We all know that China is the second largest economy in the world and destined to become the World's largest economy within the next 30 years. We all know that China is leading the world on the construction front - building the tallest buildings, quickly and in some cases, efficiently. We’re all aware of China’s growing influence outside of its own shores, not just in the developing economies of Africa and the Americas, but also in the developed economies of Western Europe. In Spain, for example, tapas bars are increasingly being owned and run by Chinese immigrants, with Chinese dishes creeping on to the menu. Greece is most likely very grateful for Chinese investment, particularly on construction projects. Even Switzerland has a growing Chinese presence.
But what’s the impact of this breakneck economic growth on China’s environment? Pretty devastating is the obvious answer. Notwithstanding Beijing’s efforts to divert investment towards renewable and (more controversially) nuclear energy, coal-fired power stations remain ubiquitous throughout China, often burning coal that is unwashed and therefore not only highly heat inefficient, but also highly polluting. Cars clog the streets where previously bicycles roamed (relatively) freely. China’s skies are filling up with aeroplanes and everyone in China (who can afford it) owns luxury electricity items.
Economic growth is not only detrimental to China’s environment. It's also impacting on Chinese economic growth. Health problems caused by air and water pollution are pushing up the cost of caring for the ill. Reductions in crop yields and fish stocks due to environmental degradation, as well as the corrosion of equipment and buildings, are impeding the success of China’s economic reform programme.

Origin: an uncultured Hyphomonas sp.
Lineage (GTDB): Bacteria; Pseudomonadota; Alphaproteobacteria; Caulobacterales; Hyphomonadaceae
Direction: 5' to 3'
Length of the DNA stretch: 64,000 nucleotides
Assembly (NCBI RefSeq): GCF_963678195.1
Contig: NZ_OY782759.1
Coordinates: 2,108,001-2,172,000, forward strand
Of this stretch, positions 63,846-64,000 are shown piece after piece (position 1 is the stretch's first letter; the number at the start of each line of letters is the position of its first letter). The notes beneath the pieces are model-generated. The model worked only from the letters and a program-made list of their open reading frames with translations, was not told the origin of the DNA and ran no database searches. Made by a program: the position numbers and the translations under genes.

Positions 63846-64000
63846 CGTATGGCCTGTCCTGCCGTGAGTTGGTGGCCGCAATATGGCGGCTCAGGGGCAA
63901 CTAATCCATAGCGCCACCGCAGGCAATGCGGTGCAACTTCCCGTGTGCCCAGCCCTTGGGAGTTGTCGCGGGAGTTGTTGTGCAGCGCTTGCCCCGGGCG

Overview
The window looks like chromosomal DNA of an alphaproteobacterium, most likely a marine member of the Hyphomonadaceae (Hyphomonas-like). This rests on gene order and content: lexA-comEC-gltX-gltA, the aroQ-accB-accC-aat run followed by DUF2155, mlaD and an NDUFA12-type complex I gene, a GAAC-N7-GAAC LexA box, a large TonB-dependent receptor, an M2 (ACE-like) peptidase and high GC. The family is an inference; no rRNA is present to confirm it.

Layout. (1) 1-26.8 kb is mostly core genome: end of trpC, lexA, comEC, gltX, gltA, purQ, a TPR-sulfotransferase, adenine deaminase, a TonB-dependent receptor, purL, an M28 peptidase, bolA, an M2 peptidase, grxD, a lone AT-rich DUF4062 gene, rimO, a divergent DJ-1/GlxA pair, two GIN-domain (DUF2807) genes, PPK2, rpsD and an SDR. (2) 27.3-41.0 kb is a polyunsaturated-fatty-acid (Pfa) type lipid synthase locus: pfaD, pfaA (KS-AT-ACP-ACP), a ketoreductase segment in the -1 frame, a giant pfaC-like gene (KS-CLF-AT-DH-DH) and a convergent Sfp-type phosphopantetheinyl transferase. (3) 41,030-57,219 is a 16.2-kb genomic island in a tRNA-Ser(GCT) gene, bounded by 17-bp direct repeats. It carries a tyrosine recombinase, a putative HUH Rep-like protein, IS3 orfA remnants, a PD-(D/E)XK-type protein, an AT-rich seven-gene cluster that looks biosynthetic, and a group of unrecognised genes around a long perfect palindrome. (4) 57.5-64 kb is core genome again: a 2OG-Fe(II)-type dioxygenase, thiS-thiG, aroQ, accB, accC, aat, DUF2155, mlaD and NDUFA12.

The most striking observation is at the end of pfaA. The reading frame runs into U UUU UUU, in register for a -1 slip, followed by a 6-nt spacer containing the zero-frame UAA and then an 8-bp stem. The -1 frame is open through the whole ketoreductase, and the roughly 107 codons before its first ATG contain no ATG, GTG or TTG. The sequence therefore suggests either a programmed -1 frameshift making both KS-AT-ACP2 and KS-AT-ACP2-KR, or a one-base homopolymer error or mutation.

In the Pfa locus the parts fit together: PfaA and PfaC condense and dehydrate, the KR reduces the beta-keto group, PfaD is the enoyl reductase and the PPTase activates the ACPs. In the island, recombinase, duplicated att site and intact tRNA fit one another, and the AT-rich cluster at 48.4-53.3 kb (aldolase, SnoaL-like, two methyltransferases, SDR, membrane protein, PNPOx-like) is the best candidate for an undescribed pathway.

Air and water-born pollution also affects China’s neighbours, predominantly going eastwards towards Japan and Korea. To the north, the poisoning of the Songhua river in north-east China in 2005 contaminated Russia’s Amur River with benzene (although this hasn't stopped the two countries just signing a US$400 billion gas deal!).
So what is to be done? Can the international community put pressure on China to “clean up its act”. Yes it can and (at times) it does, not least because China’s environmental problems are increasingly becoming the world’s environmental problems. But there’s also a perception amongst some scholars and internet users (or “netizens”) inside China that Western criticism of China’s environmental problems is grossly hypocrabitical. For example, they argue that no-one criticised Britain during the Industrial Revolution for its astronomically high-levels of pollution. In the modern era, they note that the US manages to avoid Western European chastisement on environmental issues. They also argue that Western companies are often very keen to set up in China not only because of low labour costs but also because of less stringent regulations on pollution in comparison to their home countries. In this context, the taking of the moral highground on China’s environment may not always be advisable.